As many people would think, if only one of the parents of a minor child dies, the surviving parent’s parental rights as to their minor child will not be affected assuming, among other things, the surviving parent is a biological or adoptive parent that has not willfully abandoned the minor child.
Similarly, many people in North Carolina also think that if both parents of a minor child died, guardianship of their child would automatically be given to one of the child’s grandparents, aunts, uncles, or adult siblings. However, this is simply not the case. In fact, nearly anyone can step forward and ask the courts to name them guardian. Specifically, the North Carolina General Statutes state that any person, including Youth and Family Services, may make application to be named general guardian for any minor child who has no natural guardian by filing an application with the clerk that sets forth the following:
- The minor child's name, date of birth, address, and county of residence;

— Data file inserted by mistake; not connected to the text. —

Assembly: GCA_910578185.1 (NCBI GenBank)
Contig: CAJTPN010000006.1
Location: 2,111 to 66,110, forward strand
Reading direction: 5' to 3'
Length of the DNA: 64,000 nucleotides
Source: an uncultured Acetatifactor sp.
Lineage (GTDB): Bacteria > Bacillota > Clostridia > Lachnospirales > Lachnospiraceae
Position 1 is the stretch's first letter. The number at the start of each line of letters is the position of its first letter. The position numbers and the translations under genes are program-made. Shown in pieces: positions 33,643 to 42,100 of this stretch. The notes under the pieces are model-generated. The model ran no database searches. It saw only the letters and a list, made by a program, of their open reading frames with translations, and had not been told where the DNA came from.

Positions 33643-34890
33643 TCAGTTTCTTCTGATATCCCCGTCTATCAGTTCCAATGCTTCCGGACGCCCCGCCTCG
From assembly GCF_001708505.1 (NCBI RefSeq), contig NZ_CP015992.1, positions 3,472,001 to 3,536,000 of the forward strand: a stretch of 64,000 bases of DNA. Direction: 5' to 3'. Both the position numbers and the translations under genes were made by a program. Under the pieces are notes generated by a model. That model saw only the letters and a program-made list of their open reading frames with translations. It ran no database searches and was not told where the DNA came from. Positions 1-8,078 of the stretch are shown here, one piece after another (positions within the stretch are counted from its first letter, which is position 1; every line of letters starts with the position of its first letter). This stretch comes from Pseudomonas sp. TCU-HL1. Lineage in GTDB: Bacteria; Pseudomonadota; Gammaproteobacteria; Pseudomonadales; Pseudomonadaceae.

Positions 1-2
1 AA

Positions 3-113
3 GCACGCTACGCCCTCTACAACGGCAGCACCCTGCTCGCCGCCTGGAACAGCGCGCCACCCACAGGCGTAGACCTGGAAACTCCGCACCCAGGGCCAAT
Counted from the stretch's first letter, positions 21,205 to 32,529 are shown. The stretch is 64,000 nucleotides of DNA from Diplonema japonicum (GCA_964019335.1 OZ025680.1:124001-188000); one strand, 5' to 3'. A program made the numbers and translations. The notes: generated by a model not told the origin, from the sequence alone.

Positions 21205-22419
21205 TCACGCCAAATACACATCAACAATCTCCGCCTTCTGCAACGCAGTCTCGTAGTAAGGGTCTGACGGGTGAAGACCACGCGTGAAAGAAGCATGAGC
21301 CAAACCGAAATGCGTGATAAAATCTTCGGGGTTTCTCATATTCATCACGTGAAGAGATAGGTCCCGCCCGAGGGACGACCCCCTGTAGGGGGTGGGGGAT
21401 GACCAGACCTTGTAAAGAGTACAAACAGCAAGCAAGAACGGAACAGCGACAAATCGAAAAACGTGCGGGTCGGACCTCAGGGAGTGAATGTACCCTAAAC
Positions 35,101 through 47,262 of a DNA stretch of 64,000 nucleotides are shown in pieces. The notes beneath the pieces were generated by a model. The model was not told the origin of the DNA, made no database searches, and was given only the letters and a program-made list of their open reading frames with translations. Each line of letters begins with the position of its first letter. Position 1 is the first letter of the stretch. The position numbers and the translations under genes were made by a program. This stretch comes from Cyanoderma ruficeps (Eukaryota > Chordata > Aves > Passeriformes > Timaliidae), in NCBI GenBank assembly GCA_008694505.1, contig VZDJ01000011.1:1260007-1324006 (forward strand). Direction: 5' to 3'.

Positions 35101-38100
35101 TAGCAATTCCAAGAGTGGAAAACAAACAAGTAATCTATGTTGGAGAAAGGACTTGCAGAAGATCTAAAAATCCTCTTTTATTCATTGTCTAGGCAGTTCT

- The name of and date of death of the minor child's deceased parents;
- The names and address of other persons known to have an interest in the application for appointment of a guardian;
- The applicant's name, address, county of residence, relationship if any to the minor child, and interest in the proceeding;
- If a guardian has been appointed for the minor or custody of the minor has been awarded, a statement of the facts relating thereto and a copy of any guardianship or custody order, if available;
- A general statement of the minor child's assets and liabilities with an estimate of the value of any property, including any income and receivables to which he or she is entitled;
- A statement of the reasons that the appointment of a guardian is sought;
- Whether the applicant seeks the appointment of a guardian of the person, a guardian of the estate, or a general guardian;
- Whom the applicant recommends or seeks to have appointed as such guardian or guardians; and
- Any other information that will assist the clerk in determining the need for a guardian or in appointing a guardian.
Who Should I Name Guardian of My Minor Child?
To begin, North Carolina General Statutes state that if a minor child’s parent or parents have made a last will and testament that includes a declaration of guardian for minor children clause, the court shall give substantial weight to the parents’ recommendation since parents are presumed to know the best interest of their children.